Pogo adaptor ensures no more broken plugs

Pogo adaptor ensures no more broken plugs

Summary: A cool concept design, Pogo means that your audio connectors will never break -- even if you drop your device.


If you regularly break your headphones from cord snags or dropping your device, the new Pogo ‘breakaway cable adaptor’ could one day be the answer you have been looking for.

Credit: JP Design

New York based graphic designer Jon Patterson believes that a strong concept can take any form. He focuses on developing concepts strong enough to work across-platforms. Patterson’s design work ranges from graphic design to product design.

Previously a senior designer at NOOKA, Patterson has created his concept design for the Pogo -- a breakaway plug. The Pogo is a magnetic breakaway cable adaptor that you can use on all your headphone devices. You plug the headphone jack into your pogo and insert into the device.

Credit: JP Design

If the cord is pulled the Pogo will break free. Use the magnets to plug the Pogo back into your device to resume playback.

The two piece adaptor is connected with four magnetic pins which will hold the device but break upon force.

It can be used as a straight input or at a 90 degree angle which allows rotation of the cord. Have a look at the video showing how Pogo works.

It uses a neodymium magnet and 4 "pogo" pins allowing a strong connection to be made between the two pieces, passing the signal through.

The end result is a product that could be universally useful, and innovates a technology that hasn't changed much since its inception in the 1960's.

Unfortunately patent issues mean that the product is not yet available in production. It would, however be a very cool addition to your device and cable issues when -- and if -- it ever gets to market.

Topics: Emerging Tech, Hardware, Start-Ups

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  • Great idea but it is not a wildfire product

    I love the idea. I am shocked that the other PC mfgs have not put those on the power port like MBP and MBA.
    On the headphone idea, not really too sure. How many times have I dropped a device only to save it by the headphone jack holding tight? More than a few! If this concept been around since the '60s then a wildfire product it is not. Patent issues and cost might be the thing keeping it from being used on many things. Not to mention mixing magnets and data is a sin with no retrobution.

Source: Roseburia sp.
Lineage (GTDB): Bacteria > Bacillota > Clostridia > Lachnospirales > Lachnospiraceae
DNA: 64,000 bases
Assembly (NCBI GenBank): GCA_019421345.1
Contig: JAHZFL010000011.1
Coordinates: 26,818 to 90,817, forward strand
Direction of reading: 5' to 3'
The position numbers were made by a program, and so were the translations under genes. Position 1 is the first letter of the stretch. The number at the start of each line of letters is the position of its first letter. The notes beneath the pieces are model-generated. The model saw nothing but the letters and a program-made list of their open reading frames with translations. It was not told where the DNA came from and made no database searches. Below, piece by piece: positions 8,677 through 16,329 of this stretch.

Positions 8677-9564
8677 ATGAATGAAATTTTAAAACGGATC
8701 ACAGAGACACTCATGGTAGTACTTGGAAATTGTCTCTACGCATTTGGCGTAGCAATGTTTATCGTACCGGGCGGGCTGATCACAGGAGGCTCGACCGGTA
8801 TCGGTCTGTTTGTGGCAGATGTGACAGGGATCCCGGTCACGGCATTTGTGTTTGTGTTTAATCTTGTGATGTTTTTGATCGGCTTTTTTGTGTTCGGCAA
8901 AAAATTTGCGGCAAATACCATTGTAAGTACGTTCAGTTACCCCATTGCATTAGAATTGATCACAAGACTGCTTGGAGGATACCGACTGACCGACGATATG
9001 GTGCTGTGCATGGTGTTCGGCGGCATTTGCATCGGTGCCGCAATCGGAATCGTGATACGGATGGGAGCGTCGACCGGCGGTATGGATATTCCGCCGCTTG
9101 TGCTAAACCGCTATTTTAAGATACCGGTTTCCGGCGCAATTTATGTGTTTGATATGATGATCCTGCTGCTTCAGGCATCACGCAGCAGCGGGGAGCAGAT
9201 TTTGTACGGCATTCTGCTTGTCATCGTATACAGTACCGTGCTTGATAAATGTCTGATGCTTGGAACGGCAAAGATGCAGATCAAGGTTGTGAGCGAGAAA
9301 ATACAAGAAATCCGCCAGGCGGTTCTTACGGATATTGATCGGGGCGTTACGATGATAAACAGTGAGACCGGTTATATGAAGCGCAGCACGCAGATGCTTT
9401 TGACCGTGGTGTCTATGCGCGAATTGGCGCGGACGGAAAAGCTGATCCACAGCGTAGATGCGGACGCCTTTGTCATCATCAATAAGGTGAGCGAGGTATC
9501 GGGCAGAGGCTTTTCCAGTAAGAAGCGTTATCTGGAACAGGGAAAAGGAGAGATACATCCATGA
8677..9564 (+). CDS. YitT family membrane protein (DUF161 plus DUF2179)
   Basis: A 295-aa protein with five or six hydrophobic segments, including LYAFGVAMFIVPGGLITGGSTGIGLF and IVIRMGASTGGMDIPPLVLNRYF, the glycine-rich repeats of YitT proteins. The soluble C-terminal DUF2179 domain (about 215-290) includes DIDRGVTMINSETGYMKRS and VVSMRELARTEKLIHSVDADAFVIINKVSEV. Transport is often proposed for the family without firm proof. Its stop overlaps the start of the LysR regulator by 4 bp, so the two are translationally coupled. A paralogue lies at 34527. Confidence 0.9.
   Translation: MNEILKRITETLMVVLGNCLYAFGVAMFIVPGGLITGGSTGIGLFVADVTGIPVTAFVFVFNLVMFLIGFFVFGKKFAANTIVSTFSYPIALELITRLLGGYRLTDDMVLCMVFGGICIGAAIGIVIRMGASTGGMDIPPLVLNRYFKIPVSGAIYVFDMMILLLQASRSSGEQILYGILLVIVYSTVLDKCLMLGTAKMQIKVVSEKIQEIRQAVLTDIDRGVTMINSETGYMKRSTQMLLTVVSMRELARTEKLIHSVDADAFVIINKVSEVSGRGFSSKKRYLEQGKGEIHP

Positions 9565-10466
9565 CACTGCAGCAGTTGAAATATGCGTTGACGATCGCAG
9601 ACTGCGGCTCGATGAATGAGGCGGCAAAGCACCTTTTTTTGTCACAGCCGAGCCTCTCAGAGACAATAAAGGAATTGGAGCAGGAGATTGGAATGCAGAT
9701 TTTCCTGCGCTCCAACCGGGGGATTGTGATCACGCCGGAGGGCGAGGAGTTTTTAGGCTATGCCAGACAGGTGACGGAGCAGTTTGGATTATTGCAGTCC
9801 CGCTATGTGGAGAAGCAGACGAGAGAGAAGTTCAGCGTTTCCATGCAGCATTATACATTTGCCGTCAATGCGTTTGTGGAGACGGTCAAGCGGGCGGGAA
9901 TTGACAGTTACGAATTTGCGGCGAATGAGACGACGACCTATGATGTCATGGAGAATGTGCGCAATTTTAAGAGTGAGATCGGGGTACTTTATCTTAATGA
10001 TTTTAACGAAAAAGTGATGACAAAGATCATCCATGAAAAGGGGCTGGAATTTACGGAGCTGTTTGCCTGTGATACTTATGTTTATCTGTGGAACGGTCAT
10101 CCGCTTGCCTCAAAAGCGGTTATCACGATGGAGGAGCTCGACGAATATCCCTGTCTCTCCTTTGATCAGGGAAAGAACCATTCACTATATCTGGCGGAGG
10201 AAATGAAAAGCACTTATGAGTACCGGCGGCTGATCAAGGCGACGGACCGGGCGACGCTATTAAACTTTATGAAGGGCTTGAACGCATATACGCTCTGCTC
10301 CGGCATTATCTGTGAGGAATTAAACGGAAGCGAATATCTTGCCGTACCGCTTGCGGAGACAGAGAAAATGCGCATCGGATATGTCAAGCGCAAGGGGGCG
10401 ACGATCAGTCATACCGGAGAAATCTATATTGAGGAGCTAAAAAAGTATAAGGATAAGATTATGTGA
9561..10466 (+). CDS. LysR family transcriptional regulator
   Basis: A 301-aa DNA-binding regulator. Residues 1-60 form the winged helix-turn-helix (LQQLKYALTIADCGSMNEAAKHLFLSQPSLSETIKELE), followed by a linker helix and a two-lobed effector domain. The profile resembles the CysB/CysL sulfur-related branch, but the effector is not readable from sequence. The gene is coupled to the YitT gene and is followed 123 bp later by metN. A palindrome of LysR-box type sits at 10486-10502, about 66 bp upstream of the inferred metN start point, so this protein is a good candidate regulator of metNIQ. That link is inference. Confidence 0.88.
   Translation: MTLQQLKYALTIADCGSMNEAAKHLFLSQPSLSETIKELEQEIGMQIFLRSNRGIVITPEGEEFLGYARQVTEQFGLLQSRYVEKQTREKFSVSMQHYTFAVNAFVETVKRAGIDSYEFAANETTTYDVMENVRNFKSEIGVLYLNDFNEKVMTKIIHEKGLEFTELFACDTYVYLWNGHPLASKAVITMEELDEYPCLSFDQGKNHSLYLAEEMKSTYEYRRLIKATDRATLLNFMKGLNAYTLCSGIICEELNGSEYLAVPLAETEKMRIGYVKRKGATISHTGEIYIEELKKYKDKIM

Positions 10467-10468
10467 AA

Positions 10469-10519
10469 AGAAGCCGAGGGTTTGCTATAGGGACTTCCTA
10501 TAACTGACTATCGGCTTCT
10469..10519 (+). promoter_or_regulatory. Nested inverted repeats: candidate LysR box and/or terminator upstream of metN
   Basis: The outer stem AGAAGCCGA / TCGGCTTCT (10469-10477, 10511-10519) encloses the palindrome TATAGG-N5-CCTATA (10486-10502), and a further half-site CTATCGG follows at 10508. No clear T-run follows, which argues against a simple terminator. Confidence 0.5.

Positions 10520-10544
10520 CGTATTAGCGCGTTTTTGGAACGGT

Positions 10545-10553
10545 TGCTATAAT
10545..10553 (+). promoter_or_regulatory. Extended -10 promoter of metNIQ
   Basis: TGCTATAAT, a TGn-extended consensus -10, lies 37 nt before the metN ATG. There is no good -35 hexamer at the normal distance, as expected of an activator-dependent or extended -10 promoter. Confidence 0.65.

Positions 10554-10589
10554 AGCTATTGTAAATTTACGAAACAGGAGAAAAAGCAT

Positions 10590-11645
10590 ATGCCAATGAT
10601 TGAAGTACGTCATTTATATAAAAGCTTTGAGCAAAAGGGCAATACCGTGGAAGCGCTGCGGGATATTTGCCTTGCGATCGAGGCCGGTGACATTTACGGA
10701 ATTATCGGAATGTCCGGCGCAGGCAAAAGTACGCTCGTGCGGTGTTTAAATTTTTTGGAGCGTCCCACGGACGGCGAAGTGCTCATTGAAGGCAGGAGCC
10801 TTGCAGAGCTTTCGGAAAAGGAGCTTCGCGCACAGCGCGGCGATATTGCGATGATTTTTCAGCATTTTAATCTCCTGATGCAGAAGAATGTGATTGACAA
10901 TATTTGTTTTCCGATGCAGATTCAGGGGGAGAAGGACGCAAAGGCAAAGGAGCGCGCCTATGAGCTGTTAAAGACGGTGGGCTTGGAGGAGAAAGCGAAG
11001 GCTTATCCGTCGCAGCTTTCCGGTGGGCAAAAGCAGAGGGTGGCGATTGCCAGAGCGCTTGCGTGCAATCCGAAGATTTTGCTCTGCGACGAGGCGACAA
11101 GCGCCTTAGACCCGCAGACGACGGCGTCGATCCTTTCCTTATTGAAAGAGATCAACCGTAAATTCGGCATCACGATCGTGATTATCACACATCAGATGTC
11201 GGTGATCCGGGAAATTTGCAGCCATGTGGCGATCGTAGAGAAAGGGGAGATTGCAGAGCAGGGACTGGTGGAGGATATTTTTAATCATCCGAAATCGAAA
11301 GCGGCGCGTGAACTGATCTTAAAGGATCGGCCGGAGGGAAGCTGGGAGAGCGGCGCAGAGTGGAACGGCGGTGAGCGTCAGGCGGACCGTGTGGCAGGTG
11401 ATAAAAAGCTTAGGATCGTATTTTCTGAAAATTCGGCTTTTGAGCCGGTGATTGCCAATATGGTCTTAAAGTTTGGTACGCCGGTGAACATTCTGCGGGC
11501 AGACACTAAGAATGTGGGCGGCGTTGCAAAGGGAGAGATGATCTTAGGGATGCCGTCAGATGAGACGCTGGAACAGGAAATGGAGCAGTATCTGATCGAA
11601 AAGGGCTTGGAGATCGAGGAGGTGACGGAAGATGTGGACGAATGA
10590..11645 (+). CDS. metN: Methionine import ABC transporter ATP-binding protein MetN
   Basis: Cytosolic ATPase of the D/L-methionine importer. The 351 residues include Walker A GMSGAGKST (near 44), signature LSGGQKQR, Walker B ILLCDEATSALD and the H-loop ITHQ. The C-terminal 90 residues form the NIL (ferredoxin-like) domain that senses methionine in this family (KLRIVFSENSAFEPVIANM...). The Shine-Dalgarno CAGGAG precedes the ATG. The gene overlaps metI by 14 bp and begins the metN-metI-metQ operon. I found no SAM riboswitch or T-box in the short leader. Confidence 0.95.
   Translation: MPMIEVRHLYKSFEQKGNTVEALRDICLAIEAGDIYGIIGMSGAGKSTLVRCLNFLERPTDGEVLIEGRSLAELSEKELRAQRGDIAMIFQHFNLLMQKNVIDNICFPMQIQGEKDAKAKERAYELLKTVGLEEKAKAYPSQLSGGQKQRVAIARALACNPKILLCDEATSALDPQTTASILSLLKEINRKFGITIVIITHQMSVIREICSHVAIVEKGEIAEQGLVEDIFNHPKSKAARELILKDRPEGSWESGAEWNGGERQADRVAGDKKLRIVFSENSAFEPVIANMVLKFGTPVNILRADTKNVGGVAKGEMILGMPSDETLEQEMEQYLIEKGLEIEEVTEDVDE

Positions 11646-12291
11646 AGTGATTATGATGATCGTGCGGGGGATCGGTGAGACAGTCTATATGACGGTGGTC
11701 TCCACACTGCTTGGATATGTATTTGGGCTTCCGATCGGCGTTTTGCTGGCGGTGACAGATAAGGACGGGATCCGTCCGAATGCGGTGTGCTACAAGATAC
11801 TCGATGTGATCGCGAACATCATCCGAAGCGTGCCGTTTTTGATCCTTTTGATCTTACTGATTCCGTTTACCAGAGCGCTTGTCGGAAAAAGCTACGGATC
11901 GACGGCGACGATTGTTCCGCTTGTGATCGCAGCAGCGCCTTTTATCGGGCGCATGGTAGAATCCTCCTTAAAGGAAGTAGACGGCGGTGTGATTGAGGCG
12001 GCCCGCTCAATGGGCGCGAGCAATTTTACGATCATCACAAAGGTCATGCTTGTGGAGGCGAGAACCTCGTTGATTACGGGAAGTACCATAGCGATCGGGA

• I concur - this seems backwards

    If you have a phone drop, 100 out of 100 people will say that they'd prefer to re-purchase a $30 pair of Earpods than to pay a $100 deductible for cracked screen damage. If headphones can break the fall of a phone, it's a VERY small price to pay.

    • I think it's the other way around...

      I listen to music at work and watch movies on my Pro while walking on the treadmill. I have countless time started to walk away with my headphone in and almost pulled the laptop off my desk or pulled the pro down as I was walking. I would have rather they just snapped off then to damage my laptop / pro.
      I think it depends on what your needs are - in your case - it makes sense to NOT buy the duhig...but for me - I would love it.
      • Bluetooth headsets

        I invested on a pair of those so I can listen to my music on my Samsung Galaxy S3 wirelessly. You should too!
  • If they can do that for XLR and quarter inch jacks

    They'll certainly have a wildfire product in the audio industry!
    • That is assuming the connection doesn't degrade the quality of the sound

      ... and if the pictures show the actual product, degradation of the the sound signal is not only expected, is pretty much guaranteed by the not so tight connection.
    • Not among professionals.

      A secure connection is paramount in the professional audio world. The XLR has been the standard for a reason: It locks.
  • patent issues mean that the product is not yet available...

    Sweet! And tell me how these patents help again?
    • They help the people who benefit and

      Love the magnetic power adapters in Apple's products.